1. Nanoengineering : Chemical Physics Letters (2001).
  2. `LDF Calculations of point defects in graphites and fullerenes'
    M. Heggie, B. R. Eggen, C. P. EWELS, P. Leary, S. Ali, G. Jungnickel, R. Jones, P. R. Briddon, Electrochem. Soc. Proc. Vol. 98-8, 60-67 (1998).

Mechano-chemistry : Hydrogen in silicon and diamond

Conventional theory says that pre-existing dislocations can move through a semiconductor, sweeping up impurities as they pass. Meanwhile other impurities can diffuse through the lattice to the dislocations. In this way impurities modify the behaviour of pre-existing dislocation structures and hence affect material plasticity. Our latest work in the field of hydrogen impurities in silicon and diamond is pointing to a radical new field of mechano-chemistry. In this case impurities are able to nucleate dislocations, and propagate their growth; i.e. the impurities both initiate and control plastic behaviour in a material.

Hydrogen is a very important impurity in both diamond and silicon, yet little is known about it since it is so hard to detect. Hydrogen is deliberately implanted into silicon during the smart cut process, where implantation occurs at a fixed depth, the silicon sample is annealed, and then fractures along the implantation plane, giving an atomically smooth hydrogenated surface. The mechanism for this process is not properly understood. In silicon the behaviour of dislocations has been studied before and after deliberate hydrogen introduction; both the pre-factor and the activation energy for motion change radically. Hence hydrogen can change the plasticity of silicon.

Our early investigations of H interaction with dislocations showed that H binds strongly to dislocations, and modifies the atomic rearrangements necessary for their motion. These results were in quantitative agreement with the shifts observed in experiment [1].

In later work we extended this to dislocation behaviour in diamond [2], which again shows interesting changes in behaviour. This may have implications for processing of artificial diamonds.

Our current research is following two directions. Firstly we are developing LINEWISE, a kinetic monte carlo simulation of dislocations in semiconductors. We are feeding into this the results of our high level density functional calculations, and using LINEWISE to study the dynamics of dislocation motion in different regimes. The other research centres on further studies of dislocation nucleation and growth in the presence of hydrogen.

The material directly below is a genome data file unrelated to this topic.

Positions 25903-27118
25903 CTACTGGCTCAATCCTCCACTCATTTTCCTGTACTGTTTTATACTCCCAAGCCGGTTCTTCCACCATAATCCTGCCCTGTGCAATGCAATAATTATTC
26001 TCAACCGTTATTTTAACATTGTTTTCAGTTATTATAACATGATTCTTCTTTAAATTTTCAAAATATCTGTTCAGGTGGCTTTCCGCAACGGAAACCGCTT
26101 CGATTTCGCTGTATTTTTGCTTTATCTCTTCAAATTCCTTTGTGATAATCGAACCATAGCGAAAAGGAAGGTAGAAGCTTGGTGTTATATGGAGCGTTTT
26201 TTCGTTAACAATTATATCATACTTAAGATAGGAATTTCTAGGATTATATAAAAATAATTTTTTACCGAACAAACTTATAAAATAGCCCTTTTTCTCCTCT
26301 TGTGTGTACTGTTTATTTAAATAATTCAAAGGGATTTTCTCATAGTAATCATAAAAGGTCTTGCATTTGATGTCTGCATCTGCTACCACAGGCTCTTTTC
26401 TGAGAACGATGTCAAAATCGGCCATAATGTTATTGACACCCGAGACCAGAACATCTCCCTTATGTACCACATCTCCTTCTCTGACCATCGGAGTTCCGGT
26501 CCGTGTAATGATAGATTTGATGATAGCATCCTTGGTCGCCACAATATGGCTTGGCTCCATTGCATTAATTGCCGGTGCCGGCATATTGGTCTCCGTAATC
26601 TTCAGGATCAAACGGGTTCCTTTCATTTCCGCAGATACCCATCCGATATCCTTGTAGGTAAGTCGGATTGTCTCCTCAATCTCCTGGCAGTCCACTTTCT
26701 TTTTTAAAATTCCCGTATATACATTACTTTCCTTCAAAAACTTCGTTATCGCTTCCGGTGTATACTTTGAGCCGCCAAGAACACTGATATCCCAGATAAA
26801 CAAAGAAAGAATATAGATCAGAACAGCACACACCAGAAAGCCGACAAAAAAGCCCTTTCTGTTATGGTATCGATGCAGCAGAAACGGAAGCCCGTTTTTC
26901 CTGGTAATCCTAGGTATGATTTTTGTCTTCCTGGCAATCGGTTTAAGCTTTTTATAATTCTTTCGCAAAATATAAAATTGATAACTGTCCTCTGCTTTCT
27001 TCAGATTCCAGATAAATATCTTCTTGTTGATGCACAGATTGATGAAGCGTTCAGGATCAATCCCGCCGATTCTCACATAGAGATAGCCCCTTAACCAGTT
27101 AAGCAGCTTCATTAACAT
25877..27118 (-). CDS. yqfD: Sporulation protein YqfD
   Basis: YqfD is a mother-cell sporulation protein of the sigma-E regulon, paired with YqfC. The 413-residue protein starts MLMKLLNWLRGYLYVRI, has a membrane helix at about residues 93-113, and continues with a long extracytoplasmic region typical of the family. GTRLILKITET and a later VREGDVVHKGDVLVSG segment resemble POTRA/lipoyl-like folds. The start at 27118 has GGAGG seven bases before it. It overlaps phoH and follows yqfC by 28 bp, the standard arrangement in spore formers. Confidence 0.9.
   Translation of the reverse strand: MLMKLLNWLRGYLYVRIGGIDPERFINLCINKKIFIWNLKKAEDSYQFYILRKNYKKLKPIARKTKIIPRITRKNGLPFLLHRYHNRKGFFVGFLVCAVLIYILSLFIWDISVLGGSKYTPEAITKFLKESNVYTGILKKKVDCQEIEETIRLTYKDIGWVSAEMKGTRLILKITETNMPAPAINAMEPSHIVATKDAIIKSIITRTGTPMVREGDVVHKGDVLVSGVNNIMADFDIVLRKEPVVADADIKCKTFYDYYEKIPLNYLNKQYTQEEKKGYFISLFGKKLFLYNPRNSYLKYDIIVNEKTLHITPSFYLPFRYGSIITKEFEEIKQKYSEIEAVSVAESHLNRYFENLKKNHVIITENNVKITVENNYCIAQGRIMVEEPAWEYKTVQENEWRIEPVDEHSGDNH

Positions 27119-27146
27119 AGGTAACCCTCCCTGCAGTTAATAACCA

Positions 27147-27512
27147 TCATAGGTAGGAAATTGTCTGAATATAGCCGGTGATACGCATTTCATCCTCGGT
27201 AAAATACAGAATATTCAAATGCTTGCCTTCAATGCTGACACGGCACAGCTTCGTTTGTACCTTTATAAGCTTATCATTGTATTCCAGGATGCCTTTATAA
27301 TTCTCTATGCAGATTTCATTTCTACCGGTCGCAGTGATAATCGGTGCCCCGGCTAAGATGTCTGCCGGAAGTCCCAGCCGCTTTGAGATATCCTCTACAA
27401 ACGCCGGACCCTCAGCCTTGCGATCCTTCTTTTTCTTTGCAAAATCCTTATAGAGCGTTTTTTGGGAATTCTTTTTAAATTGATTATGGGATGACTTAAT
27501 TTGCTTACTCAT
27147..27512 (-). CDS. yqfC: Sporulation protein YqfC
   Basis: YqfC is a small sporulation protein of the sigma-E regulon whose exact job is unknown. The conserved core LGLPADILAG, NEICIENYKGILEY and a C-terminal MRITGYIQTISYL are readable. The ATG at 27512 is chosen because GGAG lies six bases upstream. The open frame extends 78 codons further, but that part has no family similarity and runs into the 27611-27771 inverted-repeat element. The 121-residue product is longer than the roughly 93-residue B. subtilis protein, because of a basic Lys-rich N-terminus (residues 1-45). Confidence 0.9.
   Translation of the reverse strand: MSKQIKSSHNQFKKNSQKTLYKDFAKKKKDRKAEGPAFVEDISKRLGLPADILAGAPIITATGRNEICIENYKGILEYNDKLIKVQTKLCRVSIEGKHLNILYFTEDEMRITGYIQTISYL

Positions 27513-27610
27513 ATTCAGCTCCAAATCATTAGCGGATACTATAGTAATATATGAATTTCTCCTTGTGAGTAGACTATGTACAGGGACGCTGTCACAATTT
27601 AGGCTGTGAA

Mechano-chemistry may well explain unusual behaviour in other materials, such as sudden quartz fracture deep in the earth's core, occurring during earthquakes (quartz is often the first material to break, despite its extreme hardness). We are also interested in sudden failure in ice, for example fracture leading to avalanche. It is clear that this is an interesting new line of research that could shed light on many previously unexplained materials phenomena.

  1. `Hydrogen Interaction with dislocations in Si'
    C. P. EWELS, S. Leoni, M. I. Heggie, P. Jemmer, E. Hernández, Phys. Rev. Lett. 84 (4) 690 (2000). (abstract, full text)
  2. `First principles studies of H in diamond'
    J. P. Goss, R. Jones, M. I. Heggie, C. P. EWELS, P. R. Briddon, S. Öberg, Phys. Stat. Sol. (a) 186 2, 263-268 (2001). (abstract)
  3. 'Theory of dislocations in diamond and silicon and their interaction with hydrogen'
    M. I. Heggie, S. Jenkins, C. P. EWELS, P. Jemmer, R. Jones, P. Briddon, J. Phys. Cond. Matt. 12 (49), 10263-10270 (2000). (abstract, full text)

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Last modified November 9, 2006